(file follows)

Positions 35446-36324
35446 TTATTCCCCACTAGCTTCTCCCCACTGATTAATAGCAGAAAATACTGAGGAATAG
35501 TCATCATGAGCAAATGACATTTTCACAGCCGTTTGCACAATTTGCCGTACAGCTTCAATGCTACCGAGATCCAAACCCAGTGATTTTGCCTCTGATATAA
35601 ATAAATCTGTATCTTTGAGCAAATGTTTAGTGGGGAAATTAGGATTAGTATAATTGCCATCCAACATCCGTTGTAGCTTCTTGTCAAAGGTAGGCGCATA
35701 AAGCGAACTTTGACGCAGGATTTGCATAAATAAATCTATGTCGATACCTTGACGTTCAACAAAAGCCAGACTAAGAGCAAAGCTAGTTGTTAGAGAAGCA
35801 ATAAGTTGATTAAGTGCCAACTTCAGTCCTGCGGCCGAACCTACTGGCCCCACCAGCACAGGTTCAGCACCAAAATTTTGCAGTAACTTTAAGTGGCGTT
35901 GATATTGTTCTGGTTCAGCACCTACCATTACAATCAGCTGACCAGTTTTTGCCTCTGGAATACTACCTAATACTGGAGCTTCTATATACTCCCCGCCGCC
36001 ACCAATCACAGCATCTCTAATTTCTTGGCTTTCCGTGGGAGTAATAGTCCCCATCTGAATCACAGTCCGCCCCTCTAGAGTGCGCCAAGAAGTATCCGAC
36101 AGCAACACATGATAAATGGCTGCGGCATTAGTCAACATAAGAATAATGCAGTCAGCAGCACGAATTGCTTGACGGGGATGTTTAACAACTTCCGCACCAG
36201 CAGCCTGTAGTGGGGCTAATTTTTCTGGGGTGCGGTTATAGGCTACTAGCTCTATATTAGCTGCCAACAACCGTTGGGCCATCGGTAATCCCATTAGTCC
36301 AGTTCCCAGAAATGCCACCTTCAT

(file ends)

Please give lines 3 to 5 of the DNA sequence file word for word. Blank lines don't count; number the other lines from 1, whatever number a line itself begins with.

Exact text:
35501 TCATCATGAGCAAATGACATTTTCACAGCCGTTTGCACAATTTGCCGTACAGCTTCAATGCTACCGAGATCCAAACCCAGTGATTTTGCCTCTGATATAA
35601 ATAAATCTGTATCTTTGAGCAAATGTTTAGTGGGGAAATTAGGATTAGTATAATTGCCATCCAACATCCGTTGTAGCTTCTTGTCAAAGGTAGGCGCATA
35701 AAGCGAACTTTGACGCAGGATTTGCATAAATAAATCTATGTCGATACCTTGACGTTCAACAAAAGCCAGACTAAGAGCAAAGCTAGTTGTTAGAGAAGCA